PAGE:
After witnessing the Coinbase and BoA derps trying to patent “increased molecular agitation of dihydrogen monoxyde”, Paymium has decided to release its remittance protocol RFC to the public.
The process described by this protocol is in no way rocket science, but will still greatly benefit from being properly timestamped, and documented. Never hurts interoperability to speak the same language. This document is a work in progress, feedback is very welcome.
The implementation of remittances settled with Bitcoin obviously require liquidity sources on both ends of the remittance tunnel, this specification is to be implemented by exchanges or brokers that can efficiently transfer money in their local zone.
It leverages these local liquidity sources in order to provide streamlined money transmission features to end-users, without relying on the Bitcoin network to support the load of individual transfers, but only for settlement operations.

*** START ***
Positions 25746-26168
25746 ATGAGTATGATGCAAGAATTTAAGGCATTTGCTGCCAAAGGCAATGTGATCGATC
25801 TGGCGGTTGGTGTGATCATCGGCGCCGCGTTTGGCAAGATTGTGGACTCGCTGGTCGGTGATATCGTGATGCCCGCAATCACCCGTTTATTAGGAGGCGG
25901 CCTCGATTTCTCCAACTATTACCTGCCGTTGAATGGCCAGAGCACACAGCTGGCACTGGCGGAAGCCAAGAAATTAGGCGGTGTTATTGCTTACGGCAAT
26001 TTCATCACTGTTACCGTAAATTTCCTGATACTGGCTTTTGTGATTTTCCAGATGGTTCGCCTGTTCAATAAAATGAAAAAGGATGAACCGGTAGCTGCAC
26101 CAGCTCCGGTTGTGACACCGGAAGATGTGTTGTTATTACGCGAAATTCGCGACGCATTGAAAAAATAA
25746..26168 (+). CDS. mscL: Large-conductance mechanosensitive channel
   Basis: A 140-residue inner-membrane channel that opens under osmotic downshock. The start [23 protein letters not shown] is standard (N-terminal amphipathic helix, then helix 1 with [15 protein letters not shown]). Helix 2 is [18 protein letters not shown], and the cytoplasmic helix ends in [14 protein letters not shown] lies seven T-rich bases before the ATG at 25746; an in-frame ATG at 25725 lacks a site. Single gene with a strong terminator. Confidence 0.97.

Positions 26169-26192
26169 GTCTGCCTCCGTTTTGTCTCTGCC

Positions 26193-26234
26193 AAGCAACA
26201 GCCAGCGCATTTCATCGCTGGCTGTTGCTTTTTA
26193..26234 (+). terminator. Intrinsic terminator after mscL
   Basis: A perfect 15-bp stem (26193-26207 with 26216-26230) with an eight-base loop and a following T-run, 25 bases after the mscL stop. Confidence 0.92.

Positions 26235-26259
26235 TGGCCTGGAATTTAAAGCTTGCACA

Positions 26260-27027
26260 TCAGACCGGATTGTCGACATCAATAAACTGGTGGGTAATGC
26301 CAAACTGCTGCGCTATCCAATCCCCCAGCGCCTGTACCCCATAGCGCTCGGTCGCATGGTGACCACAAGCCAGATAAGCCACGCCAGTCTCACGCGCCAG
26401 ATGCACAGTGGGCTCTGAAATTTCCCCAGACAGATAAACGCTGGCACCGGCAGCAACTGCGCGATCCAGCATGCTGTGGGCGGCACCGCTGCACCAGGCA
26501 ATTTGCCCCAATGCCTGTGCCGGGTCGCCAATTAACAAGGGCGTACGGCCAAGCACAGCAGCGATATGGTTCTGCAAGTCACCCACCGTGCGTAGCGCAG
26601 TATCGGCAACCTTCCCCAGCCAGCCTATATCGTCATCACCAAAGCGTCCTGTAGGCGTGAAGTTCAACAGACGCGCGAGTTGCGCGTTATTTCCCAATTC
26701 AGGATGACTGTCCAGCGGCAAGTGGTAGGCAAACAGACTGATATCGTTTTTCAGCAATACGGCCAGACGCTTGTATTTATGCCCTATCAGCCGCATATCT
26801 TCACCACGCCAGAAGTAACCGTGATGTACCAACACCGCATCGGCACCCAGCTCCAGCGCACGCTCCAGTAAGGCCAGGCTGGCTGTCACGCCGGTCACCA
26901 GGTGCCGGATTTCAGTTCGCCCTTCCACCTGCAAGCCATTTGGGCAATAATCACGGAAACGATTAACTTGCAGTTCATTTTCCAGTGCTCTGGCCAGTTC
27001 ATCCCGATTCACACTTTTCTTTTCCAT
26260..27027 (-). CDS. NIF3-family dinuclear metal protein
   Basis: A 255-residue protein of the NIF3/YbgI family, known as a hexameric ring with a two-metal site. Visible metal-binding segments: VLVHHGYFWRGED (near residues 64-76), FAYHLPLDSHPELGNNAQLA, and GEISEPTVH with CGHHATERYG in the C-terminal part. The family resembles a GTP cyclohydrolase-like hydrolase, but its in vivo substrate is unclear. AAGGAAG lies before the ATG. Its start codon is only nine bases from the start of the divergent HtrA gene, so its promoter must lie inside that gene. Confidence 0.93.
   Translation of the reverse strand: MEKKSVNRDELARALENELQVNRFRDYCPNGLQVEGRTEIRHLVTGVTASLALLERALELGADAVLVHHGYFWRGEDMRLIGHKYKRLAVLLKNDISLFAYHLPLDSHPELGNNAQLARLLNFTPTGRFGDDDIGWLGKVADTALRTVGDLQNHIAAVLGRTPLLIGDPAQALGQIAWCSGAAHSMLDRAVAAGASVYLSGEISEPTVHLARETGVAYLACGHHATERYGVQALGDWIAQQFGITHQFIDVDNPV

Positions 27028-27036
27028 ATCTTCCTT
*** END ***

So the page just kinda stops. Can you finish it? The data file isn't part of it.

In essence, the remittance protocol is simply a way for an exchange to quote another exchange for a requested amount in fiat.
If, for example, Rhonda in the U.S. wants to send 2,000 € to Jean-Robert, in France, Rhonda’s exchange will end up presenting her with a “Please confirm you’d like to send 2,000 € to Jean-Robert at Paymium. This will cost you $2,250.67” message.
The settlement part isn’t covered by the document, for the pretty simple reason that settlement is a business matter, not a technical challenge. It would also vastly complicate everything. Maintaining a balance, manually settling daily, automating Bitcoin transfers when a threshold is reached are all valid approaches to settling these remittances.
May the capital flow!
 Commonly referred to as “hot water”.
 Read: “without relying on the big-blocks insanity”.